Immunocompromised patients may have impaired immune responses, and nonreactive IgM results may be due to delayed seroconversion and do not rule-out current infection.
CMV IgM results should not be used alone to diagnose CMV infection. Results should be considered in conjunction with clinical presentation, patient history, and other laboratory findings. In cases of suspected disease, submit a second specimen for testing in 10 to 14 days.
The performance characteristics of these assays have not been evaluated in immunosuppressed or organ transplant recipients and have not been established for cord blood or for testing of neonates. These assays should not be used for screening blood or plasma donors.
Immune complexes or other immunoglobulin aggregates present in patient specimens may cause increased nonspecific binding and produce false-positive results.
Potential cross-reactivity for CMV IgM may occur with specimens positive for EBV viral capsid antigen IgM and parvovirus B19 IgM.
Herpes Simplex Virus (HSV):
Individuals infected with HSV may not exhibit detectable levels of IgM antibody in the early stages of infection. This assay does not discriminate between antibodies to HSV-1 and HSV-2.
Reference Values Describes reference intervals and additional information for interpretation of test results. May include intervals based on age and sex when appropriate. Intervals are Mayo-derived, unless otherwise designated. If an interpretive report is provided, the reference value field will state this.
Toxoplasma Ab, IgM
Toxoplasma IgM Value
> or =0.65 (positive)
Negative (reported as positive, negative, or equivocal)
HERPES SIMPLEX VIRUS, IGM
Negative (reported as positive or negative)
Clinical References Provides recommendations for further in-depth reading of a clinical nature
1. Tenter AM, Heckeroth AR, Weiss LM: Toxoplasma gondii: from animals to humans. Int J Parasitol 2000;30(12-13):1217-1258
2. Jones JL, Kruszon-Moran D, Sanders-Lewis K, Wilson M: Toxoplasma gondii infection in the United States, 1999-2004, decline from the prior decade. Am J Trop Med Hyg 2007;77(3):405-410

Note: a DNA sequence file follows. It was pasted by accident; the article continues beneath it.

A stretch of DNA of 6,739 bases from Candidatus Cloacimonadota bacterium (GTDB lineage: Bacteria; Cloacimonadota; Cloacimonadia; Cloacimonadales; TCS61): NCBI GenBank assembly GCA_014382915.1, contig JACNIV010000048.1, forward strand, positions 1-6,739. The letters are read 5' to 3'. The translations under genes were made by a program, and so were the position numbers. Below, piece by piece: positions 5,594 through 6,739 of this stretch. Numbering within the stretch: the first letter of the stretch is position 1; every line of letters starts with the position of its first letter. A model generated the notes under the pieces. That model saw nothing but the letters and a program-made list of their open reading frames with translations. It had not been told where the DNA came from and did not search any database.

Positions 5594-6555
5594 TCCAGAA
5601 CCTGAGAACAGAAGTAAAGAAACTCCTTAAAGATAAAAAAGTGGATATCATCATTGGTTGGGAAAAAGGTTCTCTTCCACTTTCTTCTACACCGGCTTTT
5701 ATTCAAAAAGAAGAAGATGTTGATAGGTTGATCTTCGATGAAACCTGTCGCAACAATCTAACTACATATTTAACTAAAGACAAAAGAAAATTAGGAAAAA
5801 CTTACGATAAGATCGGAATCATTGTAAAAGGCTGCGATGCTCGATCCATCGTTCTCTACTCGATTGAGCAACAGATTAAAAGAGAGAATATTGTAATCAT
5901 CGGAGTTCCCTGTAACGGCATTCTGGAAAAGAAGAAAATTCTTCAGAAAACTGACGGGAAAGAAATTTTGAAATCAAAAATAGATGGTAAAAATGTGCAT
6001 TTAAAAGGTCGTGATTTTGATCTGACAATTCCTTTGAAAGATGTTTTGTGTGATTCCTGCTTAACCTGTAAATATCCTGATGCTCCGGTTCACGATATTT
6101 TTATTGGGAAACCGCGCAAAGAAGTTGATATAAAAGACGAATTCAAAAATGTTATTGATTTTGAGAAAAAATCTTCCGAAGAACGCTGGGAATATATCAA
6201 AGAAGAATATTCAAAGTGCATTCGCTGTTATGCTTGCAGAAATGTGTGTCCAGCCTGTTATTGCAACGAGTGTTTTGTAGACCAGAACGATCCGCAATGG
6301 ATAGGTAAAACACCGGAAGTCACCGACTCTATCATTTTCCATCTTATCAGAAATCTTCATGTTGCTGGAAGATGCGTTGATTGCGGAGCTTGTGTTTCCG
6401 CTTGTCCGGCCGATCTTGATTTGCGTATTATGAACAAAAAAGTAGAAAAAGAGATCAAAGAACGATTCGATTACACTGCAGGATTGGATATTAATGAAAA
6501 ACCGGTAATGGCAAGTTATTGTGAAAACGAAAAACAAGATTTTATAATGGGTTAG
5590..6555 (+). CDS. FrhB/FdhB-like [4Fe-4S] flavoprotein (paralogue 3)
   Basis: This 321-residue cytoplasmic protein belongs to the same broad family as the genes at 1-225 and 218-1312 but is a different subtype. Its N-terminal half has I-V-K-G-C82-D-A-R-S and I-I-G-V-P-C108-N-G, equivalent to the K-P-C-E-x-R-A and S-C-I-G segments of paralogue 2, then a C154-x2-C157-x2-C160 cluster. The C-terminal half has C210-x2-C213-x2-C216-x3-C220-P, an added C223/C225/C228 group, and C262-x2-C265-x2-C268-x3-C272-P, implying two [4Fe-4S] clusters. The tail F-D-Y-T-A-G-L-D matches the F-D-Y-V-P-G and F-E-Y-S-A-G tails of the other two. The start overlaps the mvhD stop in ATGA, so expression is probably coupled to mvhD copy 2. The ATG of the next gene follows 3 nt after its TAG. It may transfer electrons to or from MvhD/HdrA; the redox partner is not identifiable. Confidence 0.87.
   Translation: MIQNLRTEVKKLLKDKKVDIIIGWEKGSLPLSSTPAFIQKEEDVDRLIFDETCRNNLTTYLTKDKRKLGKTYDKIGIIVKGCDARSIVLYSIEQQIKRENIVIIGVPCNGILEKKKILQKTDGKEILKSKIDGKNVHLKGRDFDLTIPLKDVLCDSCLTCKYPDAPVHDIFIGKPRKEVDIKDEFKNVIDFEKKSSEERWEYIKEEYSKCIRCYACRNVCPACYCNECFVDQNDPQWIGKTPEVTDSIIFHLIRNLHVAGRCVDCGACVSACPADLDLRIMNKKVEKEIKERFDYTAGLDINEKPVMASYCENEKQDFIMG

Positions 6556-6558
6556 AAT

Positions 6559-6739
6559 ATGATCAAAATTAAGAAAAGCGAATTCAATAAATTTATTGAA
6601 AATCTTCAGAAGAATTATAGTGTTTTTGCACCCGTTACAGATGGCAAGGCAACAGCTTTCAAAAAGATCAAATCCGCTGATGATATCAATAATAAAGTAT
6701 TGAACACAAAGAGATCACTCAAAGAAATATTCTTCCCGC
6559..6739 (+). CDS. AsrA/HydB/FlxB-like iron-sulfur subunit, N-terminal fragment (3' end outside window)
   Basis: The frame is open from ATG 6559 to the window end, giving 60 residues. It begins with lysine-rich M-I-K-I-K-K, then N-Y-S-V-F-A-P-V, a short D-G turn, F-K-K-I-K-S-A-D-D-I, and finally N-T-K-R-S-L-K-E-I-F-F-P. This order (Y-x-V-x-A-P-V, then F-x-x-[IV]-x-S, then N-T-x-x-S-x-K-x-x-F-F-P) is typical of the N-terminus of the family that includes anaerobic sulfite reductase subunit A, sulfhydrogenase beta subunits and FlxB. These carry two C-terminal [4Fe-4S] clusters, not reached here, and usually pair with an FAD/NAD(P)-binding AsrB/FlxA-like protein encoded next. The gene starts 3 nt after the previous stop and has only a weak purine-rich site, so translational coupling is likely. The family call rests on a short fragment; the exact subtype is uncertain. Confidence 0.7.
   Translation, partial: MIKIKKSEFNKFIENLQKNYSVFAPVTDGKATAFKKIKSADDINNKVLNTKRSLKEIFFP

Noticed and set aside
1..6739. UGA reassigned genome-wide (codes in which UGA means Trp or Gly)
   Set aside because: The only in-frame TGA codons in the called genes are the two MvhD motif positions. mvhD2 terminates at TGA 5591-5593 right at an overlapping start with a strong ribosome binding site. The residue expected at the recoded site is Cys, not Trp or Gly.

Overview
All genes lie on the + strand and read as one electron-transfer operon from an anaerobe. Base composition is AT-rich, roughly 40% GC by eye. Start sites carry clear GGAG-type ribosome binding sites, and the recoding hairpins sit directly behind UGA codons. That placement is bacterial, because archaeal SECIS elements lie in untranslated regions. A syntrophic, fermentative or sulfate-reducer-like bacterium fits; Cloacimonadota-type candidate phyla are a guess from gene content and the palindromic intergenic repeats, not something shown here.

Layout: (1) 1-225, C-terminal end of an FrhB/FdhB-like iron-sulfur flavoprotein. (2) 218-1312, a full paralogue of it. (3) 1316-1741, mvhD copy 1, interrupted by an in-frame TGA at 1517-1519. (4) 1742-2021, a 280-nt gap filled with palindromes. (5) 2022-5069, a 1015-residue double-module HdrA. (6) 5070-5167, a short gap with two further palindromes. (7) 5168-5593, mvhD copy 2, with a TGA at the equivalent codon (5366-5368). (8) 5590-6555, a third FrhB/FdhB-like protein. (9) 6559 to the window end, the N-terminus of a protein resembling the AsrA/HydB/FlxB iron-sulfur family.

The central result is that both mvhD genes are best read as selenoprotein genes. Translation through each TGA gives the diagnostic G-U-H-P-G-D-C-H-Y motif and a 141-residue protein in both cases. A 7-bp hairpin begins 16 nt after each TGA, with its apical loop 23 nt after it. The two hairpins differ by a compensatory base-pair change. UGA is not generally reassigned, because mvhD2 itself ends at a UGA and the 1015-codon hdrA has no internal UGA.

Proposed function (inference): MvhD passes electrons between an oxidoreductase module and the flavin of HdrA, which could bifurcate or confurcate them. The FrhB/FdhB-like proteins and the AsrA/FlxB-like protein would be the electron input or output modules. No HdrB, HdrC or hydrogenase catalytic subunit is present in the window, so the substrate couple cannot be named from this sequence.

3. Luft BJ, Remington JS: Toxoplasmic encephalitis in AIDS. Clin Infect Dis 1992;15(2):211-222
4. Wong SY, Remington JS: Toxoplasmosis in pregnancy. Clin Infect Dis 1994;18(6):853-861
5. Soderberg-Naucler C, Fish KN, Nelson JA: Reactivation of latent human cytomegalovirus by allogeneic stimulation of blood cells from healthy donors. Cell 1997;91:119-126
6. Kusne S, Shapiro R, Fung J: Prevention and treatment of cytomegalovirus infection in organ transplant recipients. Transpl Infect Dis 1999;1(3):187-203
7. Rubin RH: Importance of CMV in the transplant population. Transpl Infect Dis 1999;1(1):3-7
8. Staras SA, Dollard SC, Radford KW, et al: Seroprevalence of cytomegalovirus infection in the United States, 1988-1994. Clin Infect Dis 2006;43(9):1143-1151
9. Ashley RL, Wald A: Genital herpes: review of the epidemic and potential use of type-specific serology. Clin Microbiol Rev 1999;12:1-8
10. Ashley RL, Wu L, Pickering JW, et al: Premarket evaluation of a commercial glycoprotein G-based enzyme immunoassay for herpes simplex virus type-specific antibodies. J Clin Microbiol 1998;36:294-295
11. Brown ZA, Selke S, Zeh J, et al: The acquisition of herpes simplex virus during pregnancy. N Engl J Med 1997;337:509-515
12. Binnicker MJ, Jespersen DJ, Harring JA: Comparative evaluation of three multiplex flow immunoassays to enzyme immunoassay for the detection and differentiation of IgG-class antibodies to herpes simplex virus types 1 and 2. Clin Vaccine Immunol 2010;17(2):253-257